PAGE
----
P.S. For the Request For Evaluation forms, we should have as much historical information as possible with accompanying photos. They should include a vintage photo, and varying shots of the facade at present, including close-ups of the intricate details.
Thank you for replying to my post. An individual or a community group can apply for landmark status without consulting with the landlord. I hope that prospective buyer will take over the theater, maintain it as a theater and introduce some community activities (which will be unique), and over time, restore the theater where applicable. I would gladly be a part of the group and will lend my support. Do you feel that an accompanying offline/online petition to landmark the theater would be necessary? I recommend both. For an online petition, Petition Online is great. Based upon the success rate of requests and actual designations in Queens compared to that of Manhattan, Queens seems to get the backdoor. It’s not that Queens is less worthy, but such occurrences stem from politics. Many preservationists feel the LPC is biased when Queens comes into the picture. A petition is a great idea, but perhaps someone can form an official group i.e. “Committee To Save The Ridgewood Theatre”? Please e-mail me at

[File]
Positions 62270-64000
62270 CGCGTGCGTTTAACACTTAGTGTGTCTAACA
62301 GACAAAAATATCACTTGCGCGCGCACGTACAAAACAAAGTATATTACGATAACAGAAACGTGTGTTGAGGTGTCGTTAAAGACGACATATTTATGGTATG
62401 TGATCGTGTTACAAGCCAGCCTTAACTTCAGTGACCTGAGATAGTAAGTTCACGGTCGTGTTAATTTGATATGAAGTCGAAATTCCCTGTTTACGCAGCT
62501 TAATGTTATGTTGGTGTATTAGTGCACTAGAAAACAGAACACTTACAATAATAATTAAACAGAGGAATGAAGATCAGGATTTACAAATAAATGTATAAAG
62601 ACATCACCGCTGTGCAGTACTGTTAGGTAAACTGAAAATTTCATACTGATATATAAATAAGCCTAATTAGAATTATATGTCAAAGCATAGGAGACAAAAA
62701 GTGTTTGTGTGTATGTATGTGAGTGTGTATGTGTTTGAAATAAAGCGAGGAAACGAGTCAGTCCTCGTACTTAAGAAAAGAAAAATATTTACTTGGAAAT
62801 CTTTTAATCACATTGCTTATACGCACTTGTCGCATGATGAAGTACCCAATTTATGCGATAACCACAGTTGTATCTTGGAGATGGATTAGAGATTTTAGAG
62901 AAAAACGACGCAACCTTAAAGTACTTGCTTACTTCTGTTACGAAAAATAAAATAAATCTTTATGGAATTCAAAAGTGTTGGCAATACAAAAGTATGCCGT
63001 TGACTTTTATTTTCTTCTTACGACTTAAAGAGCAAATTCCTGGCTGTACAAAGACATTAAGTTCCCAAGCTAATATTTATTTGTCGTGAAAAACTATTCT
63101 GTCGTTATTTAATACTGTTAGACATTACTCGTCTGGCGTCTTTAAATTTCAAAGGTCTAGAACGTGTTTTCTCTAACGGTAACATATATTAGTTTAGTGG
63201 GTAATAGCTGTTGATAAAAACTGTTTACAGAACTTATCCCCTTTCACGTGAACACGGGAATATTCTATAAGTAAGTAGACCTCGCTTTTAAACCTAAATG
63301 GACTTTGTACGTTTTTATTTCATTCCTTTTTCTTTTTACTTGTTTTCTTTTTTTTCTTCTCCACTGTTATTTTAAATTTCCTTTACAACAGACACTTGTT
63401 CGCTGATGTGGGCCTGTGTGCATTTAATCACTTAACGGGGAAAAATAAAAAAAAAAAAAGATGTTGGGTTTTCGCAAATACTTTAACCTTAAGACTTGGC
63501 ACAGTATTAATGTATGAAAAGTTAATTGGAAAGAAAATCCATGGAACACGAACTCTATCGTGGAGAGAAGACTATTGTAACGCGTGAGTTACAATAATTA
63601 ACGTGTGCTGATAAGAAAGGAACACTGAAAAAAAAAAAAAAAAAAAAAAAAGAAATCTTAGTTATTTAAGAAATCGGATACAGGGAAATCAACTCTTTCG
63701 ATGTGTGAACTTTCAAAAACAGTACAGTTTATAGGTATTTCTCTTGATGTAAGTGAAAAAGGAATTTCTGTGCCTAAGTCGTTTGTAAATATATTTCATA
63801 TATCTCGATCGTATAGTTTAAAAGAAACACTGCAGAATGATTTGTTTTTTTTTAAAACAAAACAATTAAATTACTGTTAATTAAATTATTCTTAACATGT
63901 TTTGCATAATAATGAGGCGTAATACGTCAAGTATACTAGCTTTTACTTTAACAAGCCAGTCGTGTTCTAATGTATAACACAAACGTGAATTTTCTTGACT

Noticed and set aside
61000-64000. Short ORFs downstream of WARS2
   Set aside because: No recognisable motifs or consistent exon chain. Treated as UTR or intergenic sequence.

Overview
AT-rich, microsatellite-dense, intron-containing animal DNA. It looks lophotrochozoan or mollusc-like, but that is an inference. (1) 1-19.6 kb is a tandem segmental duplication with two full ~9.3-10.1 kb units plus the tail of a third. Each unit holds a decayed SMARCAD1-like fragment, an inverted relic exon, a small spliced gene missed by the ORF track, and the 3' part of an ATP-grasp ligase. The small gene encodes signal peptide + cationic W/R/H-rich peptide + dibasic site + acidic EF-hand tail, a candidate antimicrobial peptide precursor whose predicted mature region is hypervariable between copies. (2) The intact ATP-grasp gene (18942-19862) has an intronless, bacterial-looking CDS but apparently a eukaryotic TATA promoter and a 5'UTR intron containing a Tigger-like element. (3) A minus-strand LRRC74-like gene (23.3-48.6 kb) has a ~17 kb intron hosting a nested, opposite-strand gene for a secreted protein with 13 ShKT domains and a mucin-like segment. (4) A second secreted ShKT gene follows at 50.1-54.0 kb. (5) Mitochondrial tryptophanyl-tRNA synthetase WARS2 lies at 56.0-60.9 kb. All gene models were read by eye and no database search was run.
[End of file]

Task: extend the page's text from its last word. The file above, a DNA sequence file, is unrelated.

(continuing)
I believe the architect was NY’s-own, Joseph Unger, the same who built the Trylon Theater; a true landmark. It’s a shame that the side of the often gets vandalized. Does anyone know if the facade is concealed with a later facade? It looks rather bland.